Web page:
Delete
    2. Thank you for asking; here's a bit from LT years ago:

      http://lawntea.blogspot.com/2009/11/two-nutmegs-and-pound-of-gingerbread.html

      And the follow-up post later:

      http://lawntea.blogspot.com/2009/11/destinies.html

      Ah, the Past---how it follows us.

      r

      Delete
    3. Thanks, racheld, I look forward to reading these posts and the intriguing story of the nutmeg thief.

      Delete
  9. Ah the mystery has been solved. Perhaps we can name this lovely object Thumbelina.
    Looking forward to more of CD's antique mysteries.
    BarbG

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    Replies
    1. Hello BarbG,

      That's an excellent idea, thank you. Henceforth, the little acorn shall be named Thumbelina. Now, why can't I get that tune out of my head?

      ...Thumbelina, Thumbelina tiny little thing, Thumbelina dance, Thumbelina sing ...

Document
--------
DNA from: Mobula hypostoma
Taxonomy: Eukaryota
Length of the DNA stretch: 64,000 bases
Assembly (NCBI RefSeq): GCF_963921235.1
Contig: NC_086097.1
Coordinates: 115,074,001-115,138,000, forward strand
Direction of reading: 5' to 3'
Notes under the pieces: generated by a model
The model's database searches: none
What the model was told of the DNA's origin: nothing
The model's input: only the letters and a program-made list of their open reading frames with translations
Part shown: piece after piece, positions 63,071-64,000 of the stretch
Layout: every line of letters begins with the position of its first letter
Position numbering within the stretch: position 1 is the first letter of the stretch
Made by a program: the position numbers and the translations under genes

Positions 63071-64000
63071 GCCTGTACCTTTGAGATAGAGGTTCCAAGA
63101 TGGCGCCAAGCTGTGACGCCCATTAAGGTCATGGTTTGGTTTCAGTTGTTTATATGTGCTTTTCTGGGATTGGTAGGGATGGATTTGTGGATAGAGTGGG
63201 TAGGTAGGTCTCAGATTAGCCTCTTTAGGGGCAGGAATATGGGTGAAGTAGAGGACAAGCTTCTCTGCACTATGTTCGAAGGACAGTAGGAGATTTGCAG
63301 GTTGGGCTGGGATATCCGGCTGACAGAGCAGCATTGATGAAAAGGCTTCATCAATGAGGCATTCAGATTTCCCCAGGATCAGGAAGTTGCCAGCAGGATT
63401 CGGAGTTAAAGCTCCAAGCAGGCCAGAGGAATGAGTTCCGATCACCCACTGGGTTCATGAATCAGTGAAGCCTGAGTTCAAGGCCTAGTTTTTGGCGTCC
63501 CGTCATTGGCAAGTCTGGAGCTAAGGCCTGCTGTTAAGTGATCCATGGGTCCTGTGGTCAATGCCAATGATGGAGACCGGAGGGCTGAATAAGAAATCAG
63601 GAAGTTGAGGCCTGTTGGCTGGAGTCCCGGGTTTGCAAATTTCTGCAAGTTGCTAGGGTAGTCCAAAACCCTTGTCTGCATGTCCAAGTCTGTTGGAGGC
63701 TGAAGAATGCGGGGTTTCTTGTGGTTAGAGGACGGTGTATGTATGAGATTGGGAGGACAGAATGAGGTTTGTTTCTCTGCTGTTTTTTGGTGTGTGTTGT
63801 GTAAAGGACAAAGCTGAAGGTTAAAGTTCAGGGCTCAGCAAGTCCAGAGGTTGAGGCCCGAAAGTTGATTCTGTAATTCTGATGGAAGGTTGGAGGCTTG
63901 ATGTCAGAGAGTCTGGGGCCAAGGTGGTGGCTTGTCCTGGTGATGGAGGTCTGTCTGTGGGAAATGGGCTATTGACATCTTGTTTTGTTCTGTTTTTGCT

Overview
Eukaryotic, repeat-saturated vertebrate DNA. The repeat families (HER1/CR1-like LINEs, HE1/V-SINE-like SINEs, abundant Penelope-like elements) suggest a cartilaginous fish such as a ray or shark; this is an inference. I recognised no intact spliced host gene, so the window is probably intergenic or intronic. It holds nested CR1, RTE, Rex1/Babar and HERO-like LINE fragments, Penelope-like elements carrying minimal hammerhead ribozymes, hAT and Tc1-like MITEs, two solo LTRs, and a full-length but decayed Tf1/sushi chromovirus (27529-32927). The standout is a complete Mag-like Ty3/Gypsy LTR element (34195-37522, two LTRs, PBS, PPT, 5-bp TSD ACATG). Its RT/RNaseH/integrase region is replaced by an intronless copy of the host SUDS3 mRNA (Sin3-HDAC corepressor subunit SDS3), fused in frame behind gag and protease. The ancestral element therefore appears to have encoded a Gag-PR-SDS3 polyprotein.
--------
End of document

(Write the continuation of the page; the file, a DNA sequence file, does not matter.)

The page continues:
Delete
  10. Sweet little item! I remember there was one of these in my family home but it was empty - so I wouldn't have been able to guess !

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    Replies
    1. Hello Jenny Woolf,

      Well then, I am so pleased I was able to help solve the mystery of what it was that once graced the interior of your thimble case.

      Thank you for your comment and I do very much hope you come back again.

      Delete

Please do leave a comment as I enjoy the dialogue with my readership, thank you.